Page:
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N-Delta: The missing link

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By Emma Amaize, Regional Editor, South-South

LOOKING at the  prevailing implicit quietude in the Niger Delta, compared with the frenzied situation of bombing of oil installations and kidnapping  of oil workers that used to be the order of the day, as well as  the taking into custody of the “master”, Henry Okah, who is undergoing the trial of his life for terrorism in South Africa, one could be lured to give President Goodluck Jonathan a pass mark for the manner he has tackled the affairs of the region so far. The only thing, however, is that is it is not the way a cat walks that it catches a rat.

As opposed to the rat and cockroach association between former rulers of the country and erstwhile agitators from the Niger Delta, you may want to describe  Jonathan’s relationship with ex-militant leaders, including Chief Government Ekpemupolo, alias Tompolo; former warlord, Ateke Tom; Farah Dagogo; and Victor Ebikabowei Ben, alias Boyloaf  as warm enough to ensure that further threat from the creeks to the unity of the country is checked.

In fact, it was to Tompolo that he ran, as vice-president in 2007 when his former boss, the late President Umaru Yar’Adua, assigned the unenviable task of  “whipping” his  agitator-brothers into line. The meeting, held at Camp Five, Oporoza, in Delta State, and was attended by the ‘who’s who’ in the militant community  in the Niger Delta  then, except Henry Okah, who refused to attend.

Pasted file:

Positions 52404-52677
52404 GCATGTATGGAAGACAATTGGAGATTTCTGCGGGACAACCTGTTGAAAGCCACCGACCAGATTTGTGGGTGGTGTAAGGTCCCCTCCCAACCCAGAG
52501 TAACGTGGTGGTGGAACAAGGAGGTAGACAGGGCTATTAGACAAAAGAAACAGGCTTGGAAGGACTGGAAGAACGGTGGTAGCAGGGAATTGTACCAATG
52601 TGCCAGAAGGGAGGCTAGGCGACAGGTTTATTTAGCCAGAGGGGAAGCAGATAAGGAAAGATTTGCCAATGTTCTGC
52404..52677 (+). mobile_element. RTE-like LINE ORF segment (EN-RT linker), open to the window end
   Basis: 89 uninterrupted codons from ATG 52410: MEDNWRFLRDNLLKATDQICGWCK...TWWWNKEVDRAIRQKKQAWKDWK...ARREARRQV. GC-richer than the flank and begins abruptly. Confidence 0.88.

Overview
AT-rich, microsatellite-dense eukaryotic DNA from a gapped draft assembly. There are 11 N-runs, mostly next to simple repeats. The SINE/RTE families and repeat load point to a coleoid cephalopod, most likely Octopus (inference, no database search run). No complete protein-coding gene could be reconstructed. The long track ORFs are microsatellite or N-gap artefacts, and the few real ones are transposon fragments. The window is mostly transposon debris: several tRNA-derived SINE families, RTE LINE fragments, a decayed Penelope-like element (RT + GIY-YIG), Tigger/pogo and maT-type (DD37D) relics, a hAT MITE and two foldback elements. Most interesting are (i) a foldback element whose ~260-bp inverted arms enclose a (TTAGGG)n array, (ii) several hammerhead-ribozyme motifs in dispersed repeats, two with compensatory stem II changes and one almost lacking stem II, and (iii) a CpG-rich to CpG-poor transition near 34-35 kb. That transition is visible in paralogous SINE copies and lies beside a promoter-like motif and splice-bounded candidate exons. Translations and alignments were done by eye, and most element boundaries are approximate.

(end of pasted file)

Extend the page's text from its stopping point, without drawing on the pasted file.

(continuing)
As vice-president then, Jonathan  travelled to South Africa to persuade Okah  to be part of the peace process. The actuality is that while his erstwhile boss, Yar’Adua, was the principal without whose imprimatur the amnesty programme would not have been a reality, Jonathan is the storm-trooper that  worked behind-the-scenes for the visible successes.

Besides the aforementioned, Jonathan has also kept the post-amnesty programme afloat despite the odds. And, even militants who refused to accept amnesty within the stipulated period it was proclaimed by the Federal Government are regretting  they did not read the handwriting on the wall clearly. They are now  falling over themselves to be part of the programme with additional 6,166 approved for integration into the training programme of the Presidential Committee on Amnesty aside the 20,192 that abided by the deadline.